Genre: Survival Horror
Format reviewed: GameCube
Developer: Silicon Knights
Find out how Eternal Darkness took survival horror in an exciting new direction.
It’s a brave developer that attempts to step into the survival horror genre, particularly when genre veterans Capcom have already announced several new reiterations of its popular Resident Evil series for the very same machine.
Denis Dyack and the rest of the team at Silicon Knights weren’t scared of the competition in the slightest. The developer had been planning its creepy gothic love letter as far back as the N64 and was determined that it would break Capcom’s stranglehold on the genre; something it briefly succeeded in doing, at least until the release of Resident Evil 4.
First showcased at 1999’s E3 and scheduled for a Halloween release the following year, Silicon Knights’ Eternal Darkness immediately set tongues wagging thanks to its impressive-looking fully 3D engine – which was a world away from the pre-rendered backdrops of the N64’s Resident Evil 2 – clever gameplay mechanics and rich narrative. Halloween quickly came and went, and when Eternal Darkness failed to appear the rumour mill ground into action, with a frenzied internet speculating that Eternal Darkness would move across to Nintendo’s incoming Dolphin (as it was then known).
Those rumours were finally confirmed when Nintendo announced Eternal Darkness as one of the GameCube’s big hitters, and it was eventually released in 2002, some three years after its original announcement. While not a spectacular seller for Nintendo – it notched up just shy of 300,000 units in the US in the three-year period after its release – it nevertheless garnered plenty of critical acclaim and remains a truly astonishing piece of work.
What impresses about Eternal Darkness is its sheer ambition. Silicon Knights had a story to tell and it used every trick in the book to ensure that its clever message came across. A tale spanning two millennia and featuring 12 playable characters sounds like a recipe for disaster, but Silicon Knights handles its Lovecraftian script with amazing assuredness. Denis Dyack has often stated in interviews that the story is always the most important dynamic when Silicon Knights is creating new games, and it’s easy to see in Eternal Darkness.
Although many of the characters are only available for a single chapter, each and every one of them is just as fully fleshed out as lead Alexandra Roivas, a Buffy Summers wannabe whose present-day setting not only acts as a central hub, but ties all the other chapters together. Searching her Grandfather’s huge mansion after discovering his grisly death, she slowly discovers pages of The Tome of Eternal Darkness, which in turn introduce you to the rest of the game’s characters. And what a motley bunch they are.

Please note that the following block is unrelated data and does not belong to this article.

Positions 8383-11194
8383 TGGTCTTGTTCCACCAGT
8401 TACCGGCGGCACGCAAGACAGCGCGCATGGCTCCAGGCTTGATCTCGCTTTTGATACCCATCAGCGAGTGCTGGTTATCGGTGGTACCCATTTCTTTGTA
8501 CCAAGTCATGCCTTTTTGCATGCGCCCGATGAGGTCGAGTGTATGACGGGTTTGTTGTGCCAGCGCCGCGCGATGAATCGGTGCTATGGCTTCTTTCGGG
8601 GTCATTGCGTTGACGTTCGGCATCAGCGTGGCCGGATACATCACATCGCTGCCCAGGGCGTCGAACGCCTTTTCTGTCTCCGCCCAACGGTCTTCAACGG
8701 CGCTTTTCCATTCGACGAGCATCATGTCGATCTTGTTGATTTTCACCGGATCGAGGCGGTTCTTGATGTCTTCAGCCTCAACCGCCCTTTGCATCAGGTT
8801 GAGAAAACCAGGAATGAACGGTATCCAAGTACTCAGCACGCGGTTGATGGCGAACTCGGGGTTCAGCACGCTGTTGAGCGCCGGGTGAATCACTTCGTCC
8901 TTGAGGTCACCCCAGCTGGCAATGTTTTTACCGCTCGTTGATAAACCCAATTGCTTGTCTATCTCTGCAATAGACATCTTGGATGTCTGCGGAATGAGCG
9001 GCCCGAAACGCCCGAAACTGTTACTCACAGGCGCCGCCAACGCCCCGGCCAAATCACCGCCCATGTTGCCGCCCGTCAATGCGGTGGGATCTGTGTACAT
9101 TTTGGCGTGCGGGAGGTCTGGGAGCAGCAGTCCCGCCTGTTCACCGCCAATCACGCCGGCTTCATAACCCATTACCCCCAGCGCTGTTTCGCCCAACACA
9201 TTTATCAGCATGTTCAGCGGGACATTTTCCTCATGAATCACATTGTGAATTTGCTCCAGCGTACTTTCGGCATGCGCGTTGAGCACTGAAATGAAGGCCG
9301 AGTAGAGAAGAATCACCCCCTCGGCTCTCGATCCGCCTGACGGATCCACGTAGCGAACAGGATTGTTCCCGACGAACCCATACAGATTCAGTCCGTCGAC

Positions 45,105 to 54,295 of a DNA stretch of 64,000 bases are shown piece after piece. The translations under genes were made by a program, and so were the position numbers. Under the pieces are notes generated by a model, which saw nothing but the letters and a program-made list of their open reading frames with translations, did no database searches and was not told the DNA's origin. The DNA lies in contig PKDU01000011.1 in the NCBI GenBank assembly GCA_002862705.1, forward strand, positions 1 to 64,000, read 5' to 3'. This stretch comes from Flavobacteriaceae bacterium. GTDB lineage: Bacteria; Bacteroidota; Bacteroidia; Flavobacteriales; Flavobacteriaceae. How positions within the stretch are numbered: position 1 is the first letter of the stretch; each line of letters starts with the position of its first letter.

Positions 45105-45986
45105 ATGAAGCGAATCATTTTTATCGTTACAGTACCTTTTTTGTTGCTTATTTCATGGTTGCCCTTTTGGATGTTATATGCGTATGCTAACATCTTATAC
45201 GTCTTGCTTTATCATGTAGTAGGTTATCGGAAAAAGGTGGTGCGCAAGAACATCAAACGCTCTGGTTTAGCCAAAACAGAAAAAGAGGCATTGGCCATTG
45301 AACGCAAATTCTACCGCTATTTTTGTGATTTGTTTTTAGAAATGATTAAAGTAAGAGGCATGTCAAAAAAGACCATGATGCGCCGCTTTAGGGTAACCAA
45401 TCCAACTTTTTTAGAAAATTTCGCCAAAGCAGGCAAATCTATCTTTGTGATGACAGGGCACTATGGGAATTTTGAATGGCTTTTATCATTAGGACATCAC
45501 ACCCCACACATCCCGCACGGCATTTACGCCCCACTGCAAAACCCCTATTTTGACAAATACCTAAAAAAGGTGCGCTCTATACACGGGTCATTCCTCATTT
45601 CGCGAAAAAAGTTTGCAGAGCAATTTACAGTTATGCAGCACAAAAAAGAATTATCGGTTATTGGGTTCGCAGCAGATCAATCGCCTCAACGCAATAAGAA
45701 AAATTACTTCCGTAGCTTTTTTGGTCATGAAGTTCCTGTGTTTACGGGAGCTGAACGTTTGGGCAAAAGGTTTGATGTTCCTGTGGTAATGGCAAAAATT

Pious Augustus is a Roman Centurion whose grim discovery sets the game’s future events in motion, Karim is a Persian swordsman uncannily similar to a certain Prince, Dr Edwin Lindsey is an Indiana Jones-style archaeologist, and Michael Edwards is a Canadian firefighter. All are wonderfully realised and each one has a part to play. The fact that Silicon Knights isn’t afraid to kill a number of them off in order to enhance the story just makes their limited screen time that much more believable.
Another clever touch is the way Silicon Knights revisits the same areas in different time periods. While you’ll find yourself returning to the same locations, their structure is often completely different, with the erosion of time making a huge difference to the overall makeup of each stage.
For many gamers, the real draw of Eternal Darkness was its clever sanity effects, which added immeasurably to its creepiness. Initially, the scares are infrequent and little more than an annoyance – sculptured busts eerily follow your every move, an annoying fly occasionally alights on your TV screen – but as the characters’ sanity weakens the scares become more frequent and sinister. You lose all control of your character, only to see them ripped apart in front of your disbelieving eyes; the TV seemingly switches itself to another channel; an apparent error sees your hard-earned save deleted. It’s a truly ingenious idea, as rather than annoy, the effects just pull you in further due to all the time that you’ve invested into your dark journey.
Why It’s A Future Classic
Although it was superseded by Capcom’s Resident Evil 4, Silicon Knights’ wonderfully creepy title holds up extremely well, and is arguably a different beast to Capcom’s franchise. Eternal Darkness is all about the story and atmosphere. It succeeds in creating an incredibly immersive world, thanks in no small part to the effort Silicon Knights invested to make it as historically accurate as possible (with the odd artistic concession here and there).
While there are large, lumbering beasts to destroy and obstacles to overcome, it’s the psychological horrors that are the most effective aspect of this macabre masterpiece. There aren’t many videogames that have you holding the controller with sweaty palms while your heart pounds frantically in your throat; but Eternal Darkness is one of them. And we love it for it.
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